2009 – Issue 20

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  • Some Heat, Some Rain, Then Heat Again

    Some Heat, Some Rain, Then Heat Again Rainfall was reported in many areas of western Canada last week which halted combines temporarily but allowed much of the canola to be swathed under relatively ideal (damp) conditions. Rainfall amounts were variable with amounts generally ranging from trace up to two inches. A couple of locations in […]

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  • Swathing Nearing Completion

    In Manitoba, approximately 80 to 90% of the canola is swathed with the exception areas around The Pas (about 50% swathed), Roblin/Russell areas (50 to 75% swathed), and the northern interlake region which is about 20 to 50% swathed. Overall approximately 15 to 20% of the canola has been combined and combining will likely become […]

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  • Be Patient, Wait for Adequate Curing in the Swath

    Remember that green seed percentage cannot be lowered once canola seed is in the bin. Therefore, growers must allow enough time to pass while canola is in the swath for chlorophyll to clear the seeds prior to combining. If ideal conditions exist, canola can be combined with good quality after lying in the swath for as […]

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  • Be Sure, Take a Good Sample

    Variable maturity within fields has been an issue all season in many regions so as combines begin the harvest it is important to take a good, representative sample (not just the edge of a field)  to know what the entire field is like. Field edges are often more ripe than other parts of the field. […]

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  • Protect Your Investment

    Reports of canola harvested so far indicate that seed moisture content is ‘dry’ (below 10%). It is important to remember that canola storage can be a concern even at seed moisture levels considered dry when the canola is binned at high temperatures or when there is a lot of ‘foreign’ material (e.g. green weed seeds). […]

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  • Careful with Canola to be Combined in Coming Weeks

    Canola that has recently been swathed or those fields that are yet to be swathed will likely only be combined near the end of September and into October. Depending on the weather, storage could be a challenge. If canola is combined ‘tough’, it is difficult for aeration to bring down the moisture content substantially in […]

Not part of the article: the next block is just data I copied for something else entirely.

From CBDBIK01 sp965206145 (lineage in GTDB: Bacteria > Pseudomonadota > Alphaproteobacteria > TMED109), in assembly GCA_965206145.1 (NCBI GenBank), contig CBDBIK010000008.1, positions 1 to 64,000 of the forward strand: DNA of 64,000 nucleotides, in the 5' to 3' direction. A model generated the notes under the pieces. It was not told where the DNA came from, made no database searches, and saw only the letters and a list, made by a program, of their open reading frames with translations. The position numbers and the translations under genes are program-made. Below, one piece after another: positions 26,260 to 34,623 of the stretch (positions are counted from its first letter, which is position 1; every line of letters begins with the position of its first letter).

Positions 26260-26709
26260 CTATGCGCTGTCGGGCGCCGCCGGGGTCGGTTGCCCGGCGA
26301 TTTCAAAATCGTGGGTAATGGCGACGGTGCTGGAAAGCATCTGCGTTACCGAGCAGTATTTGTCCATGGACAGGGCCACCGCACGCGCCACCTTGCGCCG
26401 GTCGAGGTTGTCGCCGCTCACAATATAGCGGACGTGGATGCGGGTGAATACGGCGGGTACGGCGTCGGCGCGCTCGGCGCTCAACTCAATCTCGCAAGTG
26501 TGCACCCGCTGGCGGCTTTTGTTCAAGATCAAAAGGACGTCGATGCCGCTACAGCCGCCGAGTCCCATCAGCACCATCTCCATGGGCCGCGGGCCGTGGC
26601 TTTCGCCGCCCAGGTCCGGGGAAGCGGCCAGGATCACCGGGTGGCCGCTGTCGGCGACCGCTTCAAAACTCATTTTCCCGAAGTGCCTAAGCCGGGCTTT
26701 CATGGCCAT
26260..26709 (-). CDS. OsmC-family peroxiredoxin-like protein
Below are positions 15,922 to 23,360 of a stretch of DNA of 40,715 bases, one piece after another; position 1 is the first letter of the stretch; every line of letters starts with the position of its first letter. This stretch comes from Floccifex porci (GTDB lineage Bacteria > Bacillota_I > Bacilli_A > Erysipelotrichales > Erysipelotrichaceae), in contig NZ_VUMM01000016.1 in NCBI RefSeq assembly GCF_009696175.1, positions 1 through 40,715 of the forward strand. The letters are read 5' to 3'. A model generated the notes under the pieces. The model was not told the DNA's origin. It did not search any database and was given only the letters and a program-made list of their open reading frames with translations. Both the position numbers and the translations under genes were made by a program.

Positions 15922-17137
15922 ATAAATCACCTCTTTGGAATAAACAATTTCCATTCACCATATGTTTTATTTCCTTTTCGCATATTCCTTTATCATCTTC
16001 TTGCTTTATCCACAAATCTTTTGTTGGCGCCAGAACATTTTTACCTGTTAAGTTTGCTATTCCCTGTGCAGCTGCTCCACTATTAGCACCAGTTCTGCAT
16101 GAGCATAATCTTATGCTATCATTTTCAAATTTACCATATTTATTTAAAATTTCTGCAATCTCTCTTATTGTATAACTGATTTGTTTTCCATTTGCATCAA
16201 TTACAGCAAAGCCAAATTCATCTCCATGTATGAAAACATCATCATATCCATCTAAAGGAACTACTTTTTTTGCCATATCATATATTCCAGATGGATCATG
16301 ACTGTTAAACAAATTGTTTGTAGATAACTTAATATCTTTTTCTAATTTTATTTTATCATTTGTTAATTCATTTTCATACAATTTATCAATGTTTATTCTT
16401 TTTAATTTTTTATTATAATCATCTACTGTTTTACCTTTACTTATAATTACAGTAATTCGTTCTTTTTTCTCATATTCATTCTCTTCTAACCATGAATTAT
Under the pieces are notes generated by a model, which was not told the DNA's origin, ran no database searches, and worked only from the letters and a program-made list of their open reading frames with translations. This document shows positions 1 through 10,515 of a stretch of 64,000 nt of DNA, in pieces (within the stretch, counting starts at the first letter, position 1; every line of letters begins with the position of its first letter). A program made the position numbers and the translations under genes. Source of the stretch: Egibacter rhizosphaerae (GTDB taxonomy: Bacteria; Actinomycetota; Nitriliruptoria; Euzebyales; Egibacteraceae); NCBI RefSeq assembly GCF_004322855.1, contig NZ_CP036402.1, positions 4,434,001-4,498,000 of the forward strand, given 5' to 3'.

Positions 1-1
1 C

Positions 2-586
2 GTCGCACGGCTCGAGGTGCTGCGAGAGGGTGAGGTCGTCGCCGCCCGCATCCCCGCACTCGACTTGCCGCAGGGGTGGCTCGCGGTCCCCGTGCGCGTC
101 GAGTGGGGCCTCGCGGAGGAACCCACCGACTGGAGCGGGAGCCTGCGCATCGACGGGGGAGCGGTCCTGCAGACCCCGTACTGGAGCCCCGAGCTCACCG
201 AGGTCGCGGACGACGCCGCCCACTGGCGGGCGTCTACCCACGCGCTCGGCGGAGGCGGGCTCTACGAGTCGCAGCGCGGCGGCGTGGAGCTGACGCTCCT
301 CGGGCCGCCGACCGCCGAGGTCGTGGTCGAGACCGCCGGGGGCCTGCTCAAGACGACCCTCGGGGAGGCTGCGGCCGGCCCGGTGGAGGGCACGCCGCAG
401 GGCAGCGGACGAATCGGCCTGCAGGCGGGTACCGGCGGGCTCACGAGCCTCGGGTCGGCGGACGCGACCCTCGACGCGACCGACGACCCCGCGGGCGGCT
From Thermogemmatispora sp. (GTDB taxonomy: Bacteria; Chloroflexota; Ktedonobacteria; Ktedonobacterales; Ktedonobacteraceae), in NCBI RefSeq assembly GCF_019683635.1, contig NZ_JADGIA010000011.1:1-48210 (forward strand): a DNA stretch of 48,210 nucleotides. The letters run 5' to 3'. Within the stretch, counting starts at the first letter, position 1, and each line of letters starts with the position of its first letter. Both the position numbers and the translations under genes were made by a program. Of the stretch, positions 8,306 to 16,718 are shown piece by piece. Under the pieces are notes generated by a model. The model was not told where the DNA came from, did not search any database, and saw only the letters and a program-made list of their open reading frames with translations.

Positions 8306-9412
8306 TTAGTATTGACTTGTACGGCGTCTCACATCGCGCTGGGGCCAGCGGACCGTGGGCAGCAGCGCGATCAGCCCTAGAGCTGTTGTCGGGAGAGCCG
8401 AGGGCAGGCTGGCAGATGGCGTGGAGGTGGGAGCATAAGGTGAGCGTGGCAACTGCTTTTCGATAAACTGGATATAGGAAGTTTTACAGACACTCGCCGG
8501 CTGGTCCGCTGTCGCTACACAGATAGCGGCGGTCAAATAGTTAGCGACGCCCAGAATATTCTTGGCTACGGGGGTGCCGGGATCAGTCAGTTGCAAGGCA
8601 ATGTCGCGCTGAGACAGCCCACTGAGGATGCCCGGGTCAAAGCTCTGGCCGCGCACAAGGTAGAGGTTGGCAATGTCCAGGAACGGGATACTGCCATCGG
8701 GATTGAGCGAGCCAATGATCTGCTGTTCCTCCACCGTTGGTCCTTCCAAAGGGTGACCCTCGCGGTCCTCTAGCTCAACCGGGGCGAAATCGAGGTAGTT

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  • Remember to Avoid Malathion in Storage

    Canola should not be stored in bins that were previously treated with malathion since canola oil has a strong attraction to the insecticide and will result in detectable residues. Malathion can move into canola seed from storage bin walls. Detection of malathion residue in canola seed above the allowable limit will result in rejected shipments […]

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  • Fungus Feeding Insects Reported

    There are reports near Maymont, SK about fungus feeding beetles on canola swaths. These beetles feed on fungus that grows on crop residue or damp seeds. Fungus feeding insects and mites cannot survive in dry grain. Chemical control is not necessary for fungus feeding pests in stored grain. Do not apply malathion or other chemical […]

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  • Still Thinking About Straight Cutting?

    Straight cutting of canola is becoming more common in some parts of the Prairies (e.g. parts of the Peace Region in Alberta). For many fields this year this decision will already have been made, but for any late fields where this is still being considered, keep in mind the following four factors: Frost risk – […]

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  • Considering Chemical Applications to Assist Crop Dry-Down?

    Growers who have decided to straight combine some of their canola may be considering pre-harvest weed control or desiccation, particularly in fields with uneven or late maturity. While these products can hasten dry down of mature plants, they will kill any immature ones. It is also important to understand that these products are not designed […]

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  • Watch For Herbicide Residues for 2010

    If planning weed control post-harvest, be certain that the herbicide is registered to be used ahead of canola next year. Be familiar with recropping restrictions. Several products leave a residue that can affect canola germination and emergence next spring. The dry soil conditions present in parts of the prairies will be more conducive to herbicide […]

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  • Next Up – Soil Testing

    Soil testing is a very useful tool in order to assess required fertility levels for next year. The proper sample time in the fall is after the soil surface temperature drops to less than 7°C. At this temperature, soil processes such as mineralization (breakdown of soil organic matter into plant available nutrients) that cause changes […]

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  • That’s A Wrap!

    This is the final Canola Watch report for the 2009 season. The Canola Council of Canada would like to sincerely thank everyone for their input and participation throughout the season. The 2009 season certainly has been challenging and we hope the weekly Watch reports have been informative and have helped with some of the tough […]

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